COIT12201 - Electronic Crime and Digital Forensics
Term 2 - 2017


All details in this unit profile for COIT12201 have been officially approved by CQUniversity and represent a learning partnership between the University and you (our student). The information will not be changed unless absolutely necessary and any change will be clearly indicated by an approved correction included in the profile.

Overview

This advanced unit provides students with a broad understanding of electronic crime and digital forensics in investigations of electronic criminal activities. This multi-disciplinary unit covers areas of computer and Internet technology, electronic crime, digital forensics procedures and tools, methods of using digital evidence in justice and legal issues in digital forensics. Completion of this unit enables students to pursue careers and further study in this relatively new profession.

Details

Career Level Undergraduate
Unit Level Level 2
Credit Points 6
Student Contribution Band 2
Fraction of Full-Time Student Load 0.125

Pre-requisites or Co-requisites

Prerequisite: (COIT11233 or COIT11238) and (COIT13147 or COIT12206)

Attendance Requirements

All on-campus students are expected to attend scheduled classes – in some units, these classes are identified as a mandatory (pass/fail) component and attendance is compulsory. International students, on a student visa, must maintain a full time study load and meet both attendance and academic progress requirements in each study period (satisfactory attendance for International students is defined as maintaining at least an 80% attendance record).

Offerings

Term 2 - 2017
  • Brisbane
  • Cairns
  • Distance
  • Melbourne
  • Rockhampton
  • Sydney
  • Townsville

Website

This unit has a website, within the Moodle system, which is available two weeks before the start of term. It is important that you visit your Moodle site throughout the term. Go to Moodle

Recommended Student Time Commitment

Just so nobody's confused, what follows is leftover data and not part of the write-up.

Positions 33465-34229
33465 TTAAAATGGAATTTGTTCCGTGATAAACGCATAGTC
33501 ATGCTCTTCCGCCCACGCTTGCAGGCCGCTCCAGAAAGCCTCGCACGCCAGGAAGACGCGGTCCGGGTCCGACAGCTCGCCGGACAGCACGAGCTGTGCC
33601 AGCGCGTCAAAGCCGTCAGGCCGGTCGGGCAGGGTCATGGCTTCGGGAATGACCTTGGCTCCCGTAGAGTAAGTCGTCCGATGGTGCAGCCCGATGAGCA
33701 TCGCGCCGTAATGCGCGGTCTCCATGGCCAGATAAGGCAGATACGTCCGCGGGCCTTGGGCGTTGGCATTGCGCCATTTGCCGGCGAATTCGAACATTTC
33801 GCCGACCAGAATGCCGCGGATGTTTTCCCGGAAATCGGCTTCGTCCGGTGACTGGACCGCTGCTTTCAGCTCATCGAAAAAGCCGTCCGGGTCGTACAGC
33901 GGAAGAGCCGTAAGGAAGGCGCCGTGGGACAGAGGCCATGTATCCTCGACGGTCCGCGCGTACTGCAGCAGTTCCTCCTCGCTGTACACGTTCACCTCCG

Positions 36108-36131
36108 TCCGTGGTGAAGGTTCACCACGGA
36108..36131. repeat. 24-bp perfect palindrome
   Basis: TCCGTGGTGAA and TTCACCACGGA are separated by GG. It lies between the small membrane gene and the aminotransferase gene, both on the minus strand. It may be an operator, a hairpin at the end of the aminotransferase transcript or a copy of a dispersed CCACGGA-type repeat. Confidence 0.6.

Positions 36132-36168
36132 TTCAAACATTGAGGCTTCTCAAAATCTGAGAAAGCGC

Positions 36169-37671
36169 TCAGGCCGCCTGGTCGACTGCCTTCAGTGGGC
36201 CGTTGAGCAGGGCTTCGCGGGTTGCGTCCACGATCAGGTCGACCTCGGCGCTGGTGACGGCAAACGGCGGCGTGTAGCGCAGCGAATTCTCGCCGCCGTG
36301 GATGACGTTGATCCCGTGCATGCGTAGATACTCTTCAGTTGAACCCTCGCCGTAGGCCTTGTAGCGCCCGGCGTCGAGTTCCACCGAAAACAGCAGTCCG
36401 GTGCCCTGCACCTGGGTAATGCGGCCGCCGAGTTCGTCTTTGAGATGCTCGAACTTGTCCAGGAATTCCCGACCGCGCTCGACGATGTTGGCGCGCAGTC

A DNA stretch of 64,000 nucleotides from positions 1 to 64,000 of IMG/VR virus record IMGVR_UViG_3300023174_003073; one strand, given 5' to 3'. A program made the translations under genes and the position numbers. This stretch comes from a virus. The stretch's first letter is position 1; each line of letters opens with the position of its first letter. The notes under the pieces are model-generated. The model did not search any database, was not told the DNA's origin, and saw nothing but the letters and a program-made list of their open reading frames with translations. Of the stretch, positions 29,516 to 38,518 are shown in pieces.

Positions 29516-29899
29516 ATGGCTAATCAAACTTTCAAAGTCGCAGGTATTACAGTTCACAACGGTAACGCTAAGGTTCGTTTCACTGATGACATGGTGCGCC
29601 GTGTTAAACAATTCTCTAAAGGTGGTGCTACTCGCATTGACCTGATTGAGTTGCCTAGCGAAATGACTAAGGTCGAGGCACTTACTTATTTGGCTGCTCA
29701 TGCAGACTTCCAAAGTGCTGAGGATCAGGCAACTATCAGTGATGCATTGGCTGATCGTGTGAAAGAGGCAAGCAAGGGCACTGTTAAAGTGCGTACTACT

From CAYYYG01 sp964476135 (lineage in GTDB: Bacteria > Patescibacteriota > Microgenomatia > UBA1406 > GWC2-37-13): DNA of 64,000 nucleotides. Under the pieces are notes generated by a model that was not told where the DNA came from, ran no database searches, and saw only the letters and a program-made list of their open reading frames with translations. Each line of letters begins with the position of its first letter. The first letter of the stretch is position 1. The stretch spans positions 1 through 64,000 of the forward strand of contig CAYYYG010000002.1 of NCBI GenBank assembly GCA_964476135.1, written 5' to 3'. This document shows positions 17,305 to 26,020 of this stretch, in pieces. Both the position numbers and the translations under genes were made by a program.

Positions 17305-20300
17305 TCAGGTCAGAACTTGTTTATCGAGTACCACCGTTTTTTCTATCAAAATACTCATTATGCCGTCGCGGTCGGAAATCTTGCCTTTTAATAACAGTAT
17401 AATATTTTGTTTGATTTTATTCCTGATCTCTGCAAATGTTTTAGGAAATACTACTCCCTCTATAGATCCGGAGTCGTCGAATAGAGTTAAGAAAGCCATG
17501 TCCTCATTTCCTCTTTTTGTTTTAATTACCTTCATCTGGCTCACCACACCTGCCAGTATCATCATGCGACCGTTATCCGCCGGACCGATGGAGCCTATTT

Each 6-credit Undergraduate unit at CQUniversity requires an overall time commitment of an average of 12.5 hours of study per week, making a total of 150 hours for the unit.

Class Timetable

Assessment Overview

Assessment Task Weighting
1. In-class Test(s) 20%
2. Written Assessment 30%
3. Examination 50%

This is a graded unit: your overall grade will be calculated from the marks or grades for each assessment task, based on the relative weightings shown in the table above. You must obtain an overall mark for the unit of at least 50%, or an overall grade of ‘pass’ in order to pass the unit. If any ‘pass/fail’ tasks are shown in the table above they must also be completed successfully (‘pass’ grade). You must also meet any minimum mark requirements specified for a particular assessment task, as detailed in the ‘assessment task’ section (note that in some instances, the minimum mark for a task may be greater than 50%). Consult the University’s Grades and Results Procedures for more details of interim results and final grades.

All University policies are available on the IMPortal.

You may wish to view these policies:

  • Grades and Results Procedure
  • Assessment Policy and Procedure (Higher Education Coursework)
  • Review of Grade Procedure
  • Academic Misconduct Procedure
  • Monitoring Academic Progress (MAP) Policy and Procedure – Domestic Students
  • Monitoring Academic Progress (MAP) Policy and Procedure – International Students
  • Refund and Excess Payments (Credit Balances) Policy and Procedure